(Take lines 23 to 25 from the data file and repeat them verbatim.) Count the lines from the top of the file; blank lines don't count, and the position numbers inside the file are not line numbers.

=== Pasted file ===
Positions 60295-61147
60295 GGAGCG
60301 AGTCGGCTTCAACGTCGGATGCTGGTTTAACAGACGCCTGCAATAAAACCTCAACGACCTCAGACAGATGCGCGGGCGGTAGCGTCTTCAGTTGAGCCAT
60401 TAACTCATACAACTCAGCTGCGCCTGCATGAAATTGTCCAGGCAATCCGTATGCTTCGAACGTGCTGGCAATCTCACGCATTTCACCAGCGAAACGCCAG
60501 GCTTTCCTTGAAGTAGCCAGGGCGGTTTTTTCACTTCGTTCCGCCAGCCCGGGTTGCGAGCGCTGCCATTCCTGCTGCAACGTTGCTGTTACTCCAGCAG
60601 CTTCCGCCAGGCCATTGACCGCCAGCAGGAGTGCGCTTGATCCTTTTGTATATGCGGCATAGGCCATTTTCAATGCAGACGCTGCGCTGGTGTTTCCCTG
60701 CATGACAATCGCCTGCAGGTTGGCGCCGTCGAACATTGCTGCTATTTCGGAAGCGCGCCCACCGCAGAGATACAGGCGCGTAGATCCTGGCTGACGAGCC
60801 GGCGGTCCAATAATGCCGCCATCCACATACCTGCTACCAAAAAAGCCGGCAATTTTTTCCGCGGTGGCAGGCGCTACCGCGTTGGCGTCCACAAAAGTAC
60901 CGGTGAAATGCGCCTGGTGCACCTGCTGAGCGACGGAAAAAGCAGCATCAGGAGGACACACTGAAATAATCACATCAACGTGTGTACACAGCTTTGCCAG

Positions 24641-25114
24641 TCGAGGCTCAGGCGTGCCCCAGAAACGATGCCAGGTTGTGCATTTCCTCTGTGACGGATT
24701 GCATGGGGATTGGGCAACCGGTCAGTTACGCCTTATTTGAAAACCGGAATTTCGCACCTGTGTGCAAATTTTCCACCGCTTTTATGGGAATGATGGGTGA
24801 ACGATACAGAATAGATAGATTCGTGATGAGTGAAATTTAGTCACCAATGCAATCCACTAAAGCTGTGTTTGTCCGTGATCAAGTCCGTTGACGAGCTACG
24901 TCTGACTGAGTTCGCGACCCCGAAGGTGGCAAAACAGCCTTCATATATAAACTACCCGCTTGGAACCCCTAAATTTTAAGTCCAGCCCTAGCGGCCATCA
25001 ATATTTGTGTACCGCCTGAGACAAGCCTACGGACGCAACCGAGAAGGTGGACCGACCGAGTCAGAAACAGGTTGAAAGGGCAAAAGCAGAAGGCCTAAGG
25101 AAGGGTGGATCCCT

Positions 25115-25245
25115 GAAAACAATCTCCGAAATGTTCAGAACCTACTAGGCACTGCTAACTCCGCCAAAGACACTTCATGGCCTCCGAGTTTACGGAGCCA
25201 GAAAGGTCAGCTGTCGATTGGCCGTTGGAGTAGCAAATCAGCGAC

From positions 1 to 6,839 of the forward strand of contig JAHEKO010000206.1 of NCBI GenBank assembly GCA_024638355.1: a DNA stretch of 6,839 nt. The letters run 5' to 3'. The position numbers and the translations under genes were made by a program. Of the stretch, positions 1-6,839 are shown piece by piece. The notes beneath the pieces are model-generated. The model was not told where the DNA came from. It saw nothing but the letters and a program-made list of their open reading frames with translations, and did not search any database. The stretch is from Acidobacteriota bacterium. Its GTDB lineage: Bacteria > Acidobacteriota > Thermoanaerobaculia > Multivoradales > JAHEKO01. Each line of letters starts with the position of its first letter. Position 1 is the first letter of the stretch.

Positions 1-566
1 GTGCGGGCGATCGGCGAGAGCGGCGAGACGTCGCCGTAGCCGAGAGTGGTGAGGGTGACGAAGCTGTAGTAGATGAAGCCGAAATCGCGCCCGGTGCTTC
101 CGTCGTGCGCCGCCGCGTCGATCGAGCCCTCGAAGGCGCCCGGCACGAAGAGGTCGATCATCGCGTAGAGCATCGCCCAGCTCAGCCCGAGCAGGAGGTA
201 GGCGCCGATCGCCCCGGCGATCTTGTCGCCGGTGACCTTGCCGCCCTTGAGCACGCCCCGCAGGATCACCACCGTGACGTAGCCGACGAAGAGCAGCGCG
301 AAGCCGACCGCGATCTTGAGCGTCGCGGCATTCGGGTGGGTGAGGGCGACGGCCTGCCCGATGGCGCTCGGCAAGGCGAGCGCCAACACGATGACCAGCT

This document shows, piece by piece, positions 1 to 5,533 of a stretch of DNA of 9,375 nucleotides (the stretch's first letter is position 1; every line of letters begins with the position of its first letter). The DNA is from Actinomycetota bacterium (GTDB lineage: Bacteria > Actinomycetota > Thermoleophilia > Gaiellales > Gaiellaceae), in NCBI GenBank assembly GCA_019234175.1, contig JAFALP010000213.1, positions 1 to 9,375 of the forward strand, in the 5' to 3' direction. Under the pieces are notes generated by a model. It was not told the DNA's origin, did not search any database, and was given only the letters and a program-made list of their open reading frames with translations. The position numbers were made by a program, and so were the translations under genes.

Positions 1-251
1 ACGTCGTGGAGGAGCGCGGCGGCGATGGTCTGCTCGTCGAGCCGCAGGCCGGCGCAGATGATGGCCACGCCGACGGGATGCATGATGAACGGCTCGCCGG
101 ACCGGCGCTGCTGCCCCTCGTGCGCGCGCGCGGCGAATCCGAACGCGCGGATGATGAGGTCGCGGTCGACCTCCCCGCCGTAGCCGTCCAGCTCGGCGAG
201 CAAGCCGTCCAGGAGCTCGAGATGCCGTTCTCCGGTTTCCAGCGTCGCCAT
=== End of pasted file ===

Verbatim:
101 CGTCGTGCGCCGCCGCGTCGATCGAGCCCTCGAAGGCGCCCGGCACGAAGAGGTCGATCATCGCGTAGAGCATCGCCCAGCTCAGCCCGAGCAGGAGGTA
201 GGCGCCGATCGCCCCGGCGATCTTGTCGCCGGTGACCTTGCCGCCCTTGAGCACGCCCCGCAGGATCACCACCGTGACGTAGCCGACGAAGAGCAGCGCG
301 AAGCCGACCGCGATCTTGAGCGTCGCGGCATTCGGGTGGGTGAGGGCGACGGCCTGCCCGATGGCGCTCGGCAAGGCGAGCGCCAACACGATGACCAGCT